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Mondelez Took Legal Action Against Rival Tony’s Chocolonely

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Global confectionary producer Mondelez has moved to protect its purple packaging by issuing a lawsuit against independent rival Tony’s Chocolonely. It came after the former company began mimicking competitor brand packaging in a campaign to highlight child labor practices within cocoa farming.

The campaign from Dutch-based Tony’s, released in Germany and Austria, saw it adopt similar packaging to chocolate brands including Mondelez’ Milka as well as Twix, KitKat and Ferrero Roche which are owned by Mars, Nestle and Ferrero respectively.

Highlighting the legal injunction taken by Mondelez [which also owns Cadbury and Toblerone], a LinkedIn post from Tony’s showcased a picture with a bar of chocolate entirely in grey with the statement and an arrow pointing to it which read “not purple”. Alongside were the other three examples of packaging from the campaign that continued to use the rival brand colors.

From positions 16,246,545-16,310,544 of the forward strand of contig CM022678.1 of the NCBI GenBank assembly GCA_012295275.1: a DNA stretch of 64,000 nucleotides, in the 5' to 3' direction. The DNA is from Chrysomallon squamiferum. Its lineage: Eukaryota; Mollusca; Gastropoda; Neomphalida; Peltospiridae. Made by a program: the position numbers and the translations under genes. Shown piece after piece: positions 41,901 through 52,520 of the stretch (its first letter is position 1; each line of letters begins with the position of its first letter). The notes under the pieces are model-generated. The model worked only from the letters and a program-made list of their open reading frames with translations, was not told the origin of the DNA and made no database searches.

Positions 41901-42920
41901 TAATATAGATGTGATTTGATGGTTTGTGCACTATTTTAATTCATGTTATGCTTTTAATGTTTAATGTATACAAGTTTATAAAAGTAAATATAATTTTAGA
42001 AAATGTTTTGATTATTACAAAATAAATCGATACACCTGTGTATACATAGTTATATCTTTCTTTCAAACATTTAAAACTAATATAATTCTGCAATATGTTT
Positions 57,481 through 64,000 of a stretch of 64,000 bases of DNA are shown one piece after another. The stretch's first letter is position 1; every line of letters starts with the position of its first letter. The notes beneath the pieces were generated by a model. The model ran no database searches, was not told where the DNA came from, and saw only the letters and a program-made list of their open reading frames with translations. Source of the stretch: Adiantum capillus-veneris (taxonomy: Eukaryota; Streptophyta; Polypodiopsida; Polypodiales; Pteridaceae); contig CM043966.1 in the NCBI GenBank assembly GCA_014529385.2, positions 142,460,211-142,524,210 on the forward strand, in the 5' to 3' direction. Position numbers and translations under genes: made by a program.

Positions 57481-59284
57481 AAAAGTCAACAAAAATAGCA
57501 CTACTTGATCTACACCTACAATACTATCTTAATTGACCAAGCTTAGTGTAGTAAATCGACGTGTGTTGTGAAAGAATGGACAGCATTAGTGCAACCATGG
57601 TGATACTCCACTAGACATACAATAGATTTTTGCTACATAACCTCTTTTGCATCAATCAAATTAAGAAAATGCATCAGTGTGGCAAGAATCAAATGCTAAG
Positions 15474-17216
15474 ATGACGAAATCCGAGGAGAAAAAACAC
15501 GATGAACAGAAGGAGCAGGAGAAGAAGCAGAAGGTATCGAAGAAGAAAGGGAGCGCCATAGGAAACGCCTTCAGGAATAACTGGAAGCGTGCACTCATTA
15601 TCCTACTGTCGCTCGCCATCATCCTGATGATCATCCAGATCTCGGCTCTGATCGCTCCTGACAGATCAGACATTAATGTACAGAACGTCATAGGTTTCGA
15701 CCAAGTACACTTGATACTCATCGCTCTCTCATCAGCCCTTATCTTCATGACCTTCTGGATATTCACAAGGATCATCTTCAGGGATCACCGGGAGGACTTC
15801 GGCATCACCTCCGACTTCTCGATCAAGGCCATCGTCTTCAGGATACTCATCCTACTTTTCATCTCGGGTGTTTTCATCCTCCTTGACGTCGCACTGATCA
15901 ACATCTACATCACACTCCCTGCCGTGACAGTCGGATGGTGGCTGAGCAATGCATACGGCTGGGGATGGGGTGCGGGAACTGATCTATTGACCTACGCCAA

“A competitor has now obtained an injunction in court. Whilst Tony’s is appealing this injunction it is required to comply in the meantime by removing all Swiss purple bars and images from the market,” said a spokesman for Tony’s

“We’ve had to change our bar but that doesn’t mean we’ll stop raising awareness around the biggest problems in cocoa, which include lack of living income, child exploitation and deforestation,” they added.

According to the U.S Department of Labor, and cited by Tony’s, 1.56 million children are involved in child labor in Ghana + Côte d’Ivoire.

A spokesperson for Mondelez confirmed that they had issued an injunction around trademark infringement.

“As a matter of practice, to protect the values of our brands, which we have worked hard to build over hundreds of years, we express our concerns to third parties when they are using a protected brand element,” they added.

Mondelez long running trademark protection of purple

This is not the first time that Mondelez has fought to protect the use of purple on its packaging. The company fought a long-running legal battle in the U.K. with Nestle when the latter’s hazelnut and caramel chocolate called “the Purple One” and the Quality Street box decoration was threatened by the trademark restrictions.

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